World Library  
Flag as Inappropriate
Email this Article


Article Id: WHEBN0006711908
Reproduction Date:

Title: Fluence  
Author: World Heritage Encyclopedia
Language: English
Subject: Joule, Flux, Sievert, Ionizing radiation, Irradiance, Laser hair removal, List of Renault engines
Publisher: World Heritage Encyclopedia


This article is about the concept of fluence in physics. For the car, see Renault Fluence.

In physics, fluence is the flux (either particle or radiative flux) integrated over time. For particles, it is defined as the total number of particles that intersect a unit area in a specific time interval of interest, and has units of m–2 (number of particles per meter squared). Fluence can also be used to describe the energy delivered per unit area, in which case it has units of J/m2. It is considered one of the fundamental units in dosimetry.

In light based medicine and dentistry, fluence, which may be more properly referred to as radiant exposure, is a measurement of energy over area. The area is usually the spot size of the light device.

It has two equivalent definitions:

1. Suppose N particles pass through an area A. The particle fluence for the area A is defined as:

\Phi = \frac{N}{A}.

In the limit of infinitesimal area, this is:

\Phi = \frac{{\rm d} N}{{\rm d} A}.

2. Imagine an infinitesimal volume dV with particles passing through it. The particle fluence can be defined as

\Phi = \frac{\sum {\rm d \ell} }{{\rm d} V},

where \sum {\rm d \ell} is the sum of all the path lengths of the particles that traverse the volume. These definitions are equivalent as can be seen by multiplying the first definition by {\rm d} x/{\rm d} x where dx is the typical path length of a particle in the volume. The numerator ({\rm d}N {\rm d} x) then gives the total path length traced out by the dN particles in the volume ({\rm d}N {\rm d}x \simeq \sum {\rm d \ell}) while the denominator ({\rm d} A {\rm d} x) gives the volume dV.


  • ICRU 33: Radiation Quantities and Units, April, 1980. (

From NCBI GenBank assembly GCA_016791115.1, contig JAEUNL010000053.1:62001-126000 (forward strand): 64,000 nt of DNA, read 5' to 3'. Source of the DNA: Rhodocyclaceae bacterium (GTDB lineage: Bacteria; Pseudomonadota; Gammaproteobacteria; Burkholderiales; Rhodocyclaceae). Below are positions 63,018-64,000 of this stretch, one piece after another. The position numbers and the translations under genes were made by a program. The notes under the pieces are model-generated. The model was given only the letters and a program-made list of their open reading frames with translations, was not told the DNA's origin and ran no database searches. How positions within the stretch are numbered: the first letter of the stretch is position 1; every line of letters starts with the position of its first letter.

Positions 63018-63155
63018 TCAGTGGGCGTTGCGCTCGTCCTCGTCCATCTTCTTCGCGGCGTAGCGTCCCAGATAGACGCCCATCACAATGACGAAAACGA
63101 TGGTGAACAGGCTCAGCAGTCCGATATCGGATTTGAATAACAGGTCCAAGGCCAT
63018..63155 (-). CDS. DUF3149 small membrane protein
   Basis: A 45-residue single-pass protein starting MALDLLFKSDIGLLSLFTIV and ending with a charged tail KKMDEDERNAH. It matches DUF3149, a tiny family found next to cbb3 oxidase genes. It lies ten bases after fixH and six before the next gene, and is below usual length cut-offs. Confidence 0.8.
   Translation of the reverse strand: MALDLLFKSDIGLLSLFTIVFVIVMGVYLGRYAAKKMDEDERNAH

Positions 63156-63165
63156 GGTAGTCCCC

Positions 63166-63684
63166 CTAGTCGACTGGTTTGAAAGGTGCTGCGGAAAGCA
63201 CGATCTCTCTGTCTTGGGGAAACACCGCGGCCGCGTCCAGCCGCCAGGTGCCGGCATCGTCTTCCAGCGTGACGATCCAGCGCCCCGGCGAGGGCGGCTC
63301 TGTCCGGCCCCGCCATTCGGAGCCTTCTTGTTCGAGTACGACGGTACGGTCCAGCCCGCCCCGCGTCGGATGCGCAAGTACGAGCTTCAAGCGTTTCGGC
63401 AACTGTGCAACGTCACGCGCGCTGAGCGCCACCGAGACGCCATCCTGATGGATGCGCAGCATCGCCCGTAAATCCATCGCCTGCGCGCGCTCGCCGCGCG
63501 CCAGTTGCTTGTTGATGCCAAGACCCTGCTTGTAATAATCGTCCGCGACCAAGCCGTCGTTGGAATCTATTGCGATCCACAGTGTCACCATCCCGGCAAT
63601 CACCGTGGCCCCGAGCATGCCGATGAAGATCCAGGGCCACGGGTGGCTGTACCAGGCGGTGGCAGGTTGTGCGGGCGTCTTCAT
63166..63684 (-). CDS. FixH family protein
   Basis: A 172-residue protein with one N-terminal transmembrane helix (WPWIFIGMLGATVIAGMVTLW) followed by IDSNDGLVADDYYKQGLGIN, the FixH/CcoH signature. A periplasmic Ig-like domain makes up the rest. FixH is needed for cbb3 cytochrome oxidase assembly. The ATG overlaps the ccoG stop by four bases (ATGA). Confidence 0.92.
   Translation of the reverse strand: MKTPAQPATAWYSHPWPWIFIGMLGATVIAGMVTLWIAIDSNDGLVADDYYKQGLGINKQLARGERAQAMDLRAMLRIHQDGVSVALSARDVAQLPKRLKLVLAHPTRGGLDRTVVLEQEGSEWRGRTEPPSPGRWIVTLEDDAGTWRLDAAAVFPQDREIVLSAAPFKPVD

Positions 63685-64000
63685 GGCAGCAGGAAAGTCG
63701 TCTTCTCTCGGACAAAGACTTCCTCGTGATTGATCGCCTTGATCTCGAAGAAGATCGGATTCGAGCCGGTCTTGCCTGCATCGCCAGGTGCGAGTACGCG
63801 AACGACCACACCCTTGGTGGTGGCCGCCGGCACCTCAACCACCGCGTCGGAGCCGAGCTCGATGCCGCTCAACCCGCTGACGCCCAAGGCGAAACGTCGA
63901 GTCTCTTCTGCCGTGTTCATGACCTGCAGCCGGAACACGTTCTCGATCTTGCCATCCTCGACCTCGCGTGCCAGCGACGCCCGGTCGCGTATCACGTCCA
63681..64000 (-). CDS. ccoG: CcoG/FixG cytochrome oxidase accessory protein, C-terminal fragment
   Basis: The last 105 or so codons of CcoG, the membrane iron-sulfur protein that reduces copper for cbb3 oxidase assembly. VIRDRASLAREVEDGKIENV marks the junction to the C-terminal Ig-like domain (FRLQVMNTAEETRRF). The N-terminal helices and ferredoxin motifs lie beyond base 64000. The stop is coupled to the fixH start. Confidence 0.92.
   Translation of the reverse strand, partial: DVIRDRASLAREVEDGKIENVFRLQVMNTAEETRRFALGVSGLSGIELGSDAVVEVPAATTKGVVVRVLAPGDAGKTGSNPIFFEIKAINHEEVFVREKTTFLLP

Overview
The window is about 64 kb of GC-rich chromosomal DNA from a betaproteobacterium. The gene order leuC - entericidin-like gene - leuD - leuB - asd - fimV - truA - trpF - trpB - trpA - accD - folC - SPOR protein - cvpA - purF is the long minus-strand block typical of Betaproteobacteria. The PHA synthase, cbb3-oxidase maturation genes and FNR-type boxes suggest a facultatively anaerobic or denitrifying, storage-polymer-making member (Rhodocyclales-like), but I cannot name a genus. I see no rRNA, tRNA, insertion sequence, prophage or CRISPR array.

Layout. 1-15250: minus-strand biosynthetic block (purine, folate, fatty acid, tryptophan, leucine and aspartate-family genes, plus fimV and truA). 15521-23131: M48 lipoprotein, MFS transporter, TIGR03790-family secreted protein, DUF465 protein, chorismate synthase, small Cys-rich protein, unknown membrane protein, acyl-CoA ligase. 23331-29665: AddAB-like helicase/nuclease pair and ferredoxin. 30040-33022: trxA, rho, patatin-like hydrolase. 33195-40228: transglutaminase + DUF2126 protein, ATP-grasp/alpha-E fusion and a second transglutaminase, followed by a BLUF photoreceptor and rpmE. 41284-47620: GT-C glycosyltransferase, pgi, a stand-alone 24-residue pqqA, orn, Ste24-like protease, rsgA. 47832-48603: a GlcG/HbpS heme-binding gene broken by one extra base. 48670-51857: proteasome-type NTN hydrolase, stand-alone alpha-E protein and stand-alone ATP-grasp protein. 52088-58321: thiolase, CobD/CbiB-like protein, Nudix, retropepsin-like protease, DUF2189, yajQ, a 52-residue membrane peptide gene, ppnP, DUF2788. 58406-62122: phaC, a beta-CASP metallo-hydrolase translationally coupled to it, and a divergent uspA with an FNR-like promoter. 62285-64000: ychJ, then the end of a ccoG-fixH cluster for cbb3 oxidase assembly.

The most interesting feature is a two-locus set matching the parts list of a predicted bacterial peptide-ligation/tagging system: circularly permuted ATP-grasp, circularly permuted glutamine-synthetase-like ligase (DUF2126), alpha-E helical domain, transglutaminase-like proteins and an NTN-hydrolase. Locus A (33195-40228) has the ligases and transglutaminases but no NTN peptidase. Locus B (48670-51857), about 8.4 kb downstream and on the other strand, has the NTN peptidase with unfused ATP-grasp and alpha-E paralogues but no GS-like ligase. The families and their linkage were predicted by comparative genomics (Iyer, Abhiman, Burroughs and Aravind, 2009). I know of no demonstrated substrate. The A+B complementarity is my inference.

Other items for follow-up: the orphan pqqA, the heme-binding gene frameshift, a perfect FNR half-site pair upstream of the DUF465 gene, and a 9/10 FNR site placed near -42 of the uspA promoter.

SI radiometry units

Quantity Unit Dimension Notes
Name Symbol[nb 1] Name Symbol Symbol
Radiant energy Qe[nb 2] joule J M⋅L2⋅T−2 energy
Radiant flux Φe[nb 2] watt W M⋅L2⋅T−3 radiant energy per unit time, also called radiant power.
Spectral power Φ[nb 2][nb 3] watt per metre W⋅m−1 M⋅L⋅T−3 radiant power per wavelength.
Radiant intensity Ie watt per steradian W⋅sr−1 M⋅L2⋅T−3 power per unit solid angle.
Spectral intensity I[nb 3] watt per steradian per metre W⋅sr−1⋅m−1 M⋅L⋅T−3 radiant intensity per wavelength.
Radiance Le watt per steradian per square metre W⋅sr−1m−2 M⋅T−3 power per unit solid angle per unit projected source area.

confusingly called "intensity" in some other fields of study.

Spectral radiance L[nb 3]
L[nb 4]
watt per steradian per metre3

watt per steradian per square
metre per hertz

commonly measured in W⋅sr−1⋅m−2⋅nm−1 with surface area and either wavelength or frequency.

Irradiance Ee[nb 2] watt per square metre W⋅m−2 M⋅T−3 power incident on a surface, also called radiant flux density.

sometimes confusingly called "intensity" as well.

Spectral irradiance E[nb 3]
E[nb 4]
watt per metre3
watt per square metre per hertz
commonly measured in W⋅m−2nm−1
or 10−22W⋅m−2⋅Hz−1, known as solar flux unit.[nb 5]

Radiant exitance /
Radiant emittance
Me[nb 2] watt per square metre W⋅m−2 M⋅T−3 power emitted from a surface.
Spectral radiant exitance /
Spectral radiant emittance
M[nb 3]
M[nb 4]
watt per metre3

watt per square
metre per hertz

power emitted from a surface per unit wavelength or frequency.

Radiosity Je watt per square metre W⋅m−2 M⋅T−3 emitted plus reflected power leaving a surface.
Spectral radiosity J[nb 3] watt per metre3 W⋅m−3 M⋅L−1⋅T−3 emitted plus reflected power leaving a surface per unit wavelength
Radiant exposure He joule per square metre J⋅m−2 M⋅T−2 also referred to as fluence
Radiant energy density ωe joule per metre3 J⋅m−3 M⋅L−1⋅T−2
See also: SI · Radiometry · Photometry
This article was sourced from Creative Commons Attribution-ShareAlike License; additional terms may apply. World Heritage Encyclopedia content is assembled from numerous content providers, Open Access Publishing, and in compliance with The Fair Access to Science and Technology Research Act (FASTR), Wikimedia Foundation, Inc., Public Library of Science, The Encyclopedia of Life, Open Book Publishers (OBP), PubMed, U.S. National Library of Medicine, National Center for Biotechnology Information, U.S. National Library of Medicine, National Institutes of Health (NIH), U.S. Department of Health & Human Services, and, which sources content from all federal, state, local, tribal, and territorial government publication portals (.gov, .mil, .edu). Funding for and content contributors is made possible from the U.S. Congress, E-Government Act of 2002.
Crowd sourced content that is contributed to World Heritage Encyclopedia is peer reviewed and edited by our editorial staff to ensure quality scholarly research articles.
By using this site, you agree to the Terms of Use and Privacy Policy. World Heritage Encyclopedia™ is a registered trademark of the World Public Library Association, a non-profit organization.

Copyright © World Library Foundation. All rights reserved. eBooks from Project Gutenberg are sponsored by the World Library Foundation,
a 501c(4) Member's Support Non-Profit Organization, and is NOT affiliated with any governmental agency or department.